The British government has taken censuses every 10 years since 1801, except for 1941. This census covers those living in England and Wales on 8 April 1861.

Known Issues with This Collection

Important.png Problems with this collection?
See a list of known issues, workarounds, tips, restrictions, future fixes, news and other helpful information.

For a full list of all known issues associated with this collection see the attached article. If you encounter additional problems, please email them to support@familysearch.org. Please include the full path to the link and a description of the problem in your e-mail. Your assistance will help ensure that future reworks will be considered.

How You Can Contribute

We welcome user additions to FamilySearch Historical Records wiki articles. We are looking for additional information that will help readers understand the topic and better use the available records. We also need translations for collection titles and images in articles about records written in languages other than English. For specific needs, please visit WikiProject FamilySearch Records.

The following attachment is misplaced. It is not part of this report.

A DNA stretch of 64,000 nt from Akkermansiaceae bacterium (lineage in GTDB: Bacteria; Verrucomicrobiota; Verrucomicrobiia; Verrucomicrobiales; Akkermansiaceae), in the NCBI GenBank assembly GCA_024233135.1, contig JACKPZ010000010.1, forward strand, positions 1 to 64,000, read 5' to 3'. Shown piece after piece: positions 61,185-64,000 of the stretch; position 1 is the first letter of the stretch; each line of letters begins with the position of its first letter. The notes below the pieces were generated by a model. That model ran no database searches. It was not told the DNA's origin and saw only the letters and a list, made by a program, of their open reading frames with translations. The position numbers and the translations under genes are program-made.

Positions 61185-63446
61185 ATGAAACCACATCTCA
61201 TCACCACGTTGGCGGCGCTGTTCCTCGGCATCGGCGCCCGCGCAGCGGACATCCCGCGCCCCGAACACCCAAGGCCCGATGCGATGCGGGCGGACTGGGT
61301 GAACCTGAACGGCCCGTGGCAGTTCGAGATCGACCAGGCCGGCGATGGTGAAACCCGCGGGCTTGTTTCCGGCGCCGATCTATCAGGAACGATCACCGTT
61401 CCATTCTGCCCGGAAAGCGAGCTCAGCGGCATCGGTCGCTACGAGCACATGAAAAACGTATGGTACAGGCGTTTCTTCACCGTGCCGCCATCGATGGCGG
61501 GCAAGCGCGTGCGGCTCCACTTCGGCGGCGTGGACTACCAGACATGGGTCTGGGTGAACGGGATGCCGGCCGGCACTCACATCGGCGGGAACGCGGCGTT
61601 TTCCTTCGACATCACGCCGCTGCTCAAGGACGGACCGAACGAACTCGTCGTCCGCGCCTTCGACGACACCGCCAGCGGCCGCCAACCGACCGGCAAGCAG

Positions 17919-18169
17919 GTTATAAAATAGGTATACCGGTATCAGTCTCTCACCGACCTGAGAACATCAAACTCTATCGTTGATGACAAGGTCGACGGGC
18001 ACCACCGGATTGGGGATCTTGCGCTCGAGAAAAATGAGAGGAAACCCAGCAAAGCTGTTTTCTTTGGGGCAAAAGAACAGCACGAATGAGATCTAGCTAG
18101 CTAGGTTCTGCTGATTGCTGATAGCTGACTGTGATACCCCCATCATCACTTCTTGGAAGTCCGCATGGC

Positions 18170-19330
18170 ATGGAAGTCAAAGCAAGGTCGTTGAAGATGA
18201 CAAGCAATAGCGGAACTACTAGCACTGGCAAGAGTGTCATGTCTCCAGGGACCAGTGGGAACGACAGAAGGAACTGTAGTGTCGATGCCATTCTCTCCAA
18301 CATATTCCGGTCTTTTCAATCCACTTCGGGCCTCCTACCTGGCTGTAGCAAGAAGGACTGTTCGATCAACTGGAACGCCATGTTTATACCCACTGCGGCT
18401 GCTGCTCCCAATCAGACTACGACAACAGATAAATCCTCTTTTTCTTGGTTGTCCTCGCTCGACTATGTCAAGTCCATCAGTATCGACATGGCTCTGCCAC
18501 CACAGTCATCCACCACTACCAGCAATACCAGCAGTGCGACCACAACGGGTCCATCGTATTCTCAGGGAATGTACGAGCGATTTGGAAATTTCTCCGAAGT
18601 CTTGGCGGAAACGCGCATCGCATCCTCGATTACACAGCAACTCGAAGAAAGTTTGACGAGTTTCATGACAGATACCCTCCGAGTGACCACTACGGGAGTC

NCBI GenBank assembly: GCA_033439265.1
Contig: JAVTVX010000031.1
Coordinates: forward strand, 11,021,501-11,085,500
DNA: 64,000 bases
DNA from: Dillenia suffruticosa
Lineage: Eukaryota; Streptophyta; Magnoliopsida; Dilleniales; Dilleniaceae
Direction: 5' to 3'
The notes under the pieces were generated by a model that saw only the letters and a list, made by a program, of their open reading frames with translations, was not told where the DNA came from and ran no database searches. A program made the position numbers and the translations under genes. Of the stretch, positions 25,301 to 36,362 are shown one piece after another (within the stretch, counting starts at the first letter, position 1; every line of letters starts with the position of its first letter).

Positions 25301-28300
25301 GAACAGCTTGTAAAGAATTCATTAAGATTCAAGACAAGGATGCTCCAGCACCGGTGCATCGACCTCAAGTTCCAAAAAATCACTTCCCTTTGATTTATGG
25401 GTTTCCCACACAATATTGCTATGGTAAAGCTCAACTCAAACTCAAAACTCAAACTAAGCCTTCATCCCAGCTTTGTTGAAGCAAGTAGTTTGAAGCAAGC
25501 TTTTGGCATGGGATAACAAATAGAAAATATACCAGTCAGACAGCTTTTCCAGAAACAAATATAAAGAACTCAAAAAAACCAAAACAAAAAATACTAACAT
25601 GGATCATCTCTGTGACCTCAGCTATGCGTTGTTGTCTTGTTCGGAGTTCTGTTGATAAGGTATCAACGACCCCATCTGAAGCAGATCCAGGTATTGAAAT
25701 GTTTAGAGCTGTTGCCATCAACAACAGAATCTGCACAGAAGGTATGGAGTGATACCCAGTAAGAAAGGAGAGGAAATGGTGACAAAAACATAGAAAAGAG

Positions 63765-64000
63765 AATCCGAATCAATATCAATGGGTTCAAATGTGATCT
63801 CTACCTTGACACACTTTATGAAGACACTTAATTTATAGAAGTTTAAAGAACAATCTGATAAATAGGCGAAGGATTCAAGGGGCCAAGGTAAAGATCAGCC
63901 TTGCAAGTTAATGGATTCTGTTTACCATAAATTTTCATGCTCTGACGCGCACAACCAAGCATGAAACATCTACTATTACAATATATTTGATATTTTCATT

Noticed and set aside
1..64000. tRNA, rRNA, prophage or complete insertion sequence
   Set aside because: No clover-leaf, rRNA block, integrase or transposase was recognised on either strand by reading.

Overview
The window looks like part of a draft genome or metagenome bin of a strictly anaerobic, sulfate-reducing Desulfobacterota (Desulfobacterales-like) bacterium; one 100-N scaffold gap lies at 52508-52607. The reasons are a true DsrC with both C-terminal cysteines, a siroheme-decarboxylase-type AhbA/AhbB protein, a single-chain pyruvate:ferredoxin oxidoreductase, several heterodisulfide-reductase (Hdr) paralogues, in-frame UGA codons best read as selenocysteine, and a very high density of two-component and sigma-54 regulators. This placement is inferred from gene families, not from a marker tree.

Please follow these guidelines as you make changes. Thank you for any contributions you may provide.


Citing this Collection

Citing your sources makes it easy for others to find and evaluate the records you used. When you copy information from a record, list where you found that information. Here you can find citations already created for the entire collection and for each individual record or image.

Collection Citation:

"England and Wales Census, 1861." Database. FamilySearch. http://FamilySearch.org : accessed 2016. From "1861 England, Scotland and Wales census." Database and images. findmypast. http://www.findmypast.com : n.d. Citing PRO RG 9. The National Archives, Kew, Surrey.


Record Citation (or citation for the index entry):

The citation for a record is available with each record in this collection, at the bottom of the record screen. You can search records in this collection by visiting the search page for England and Wales Census, 1861.


Return to England Census Page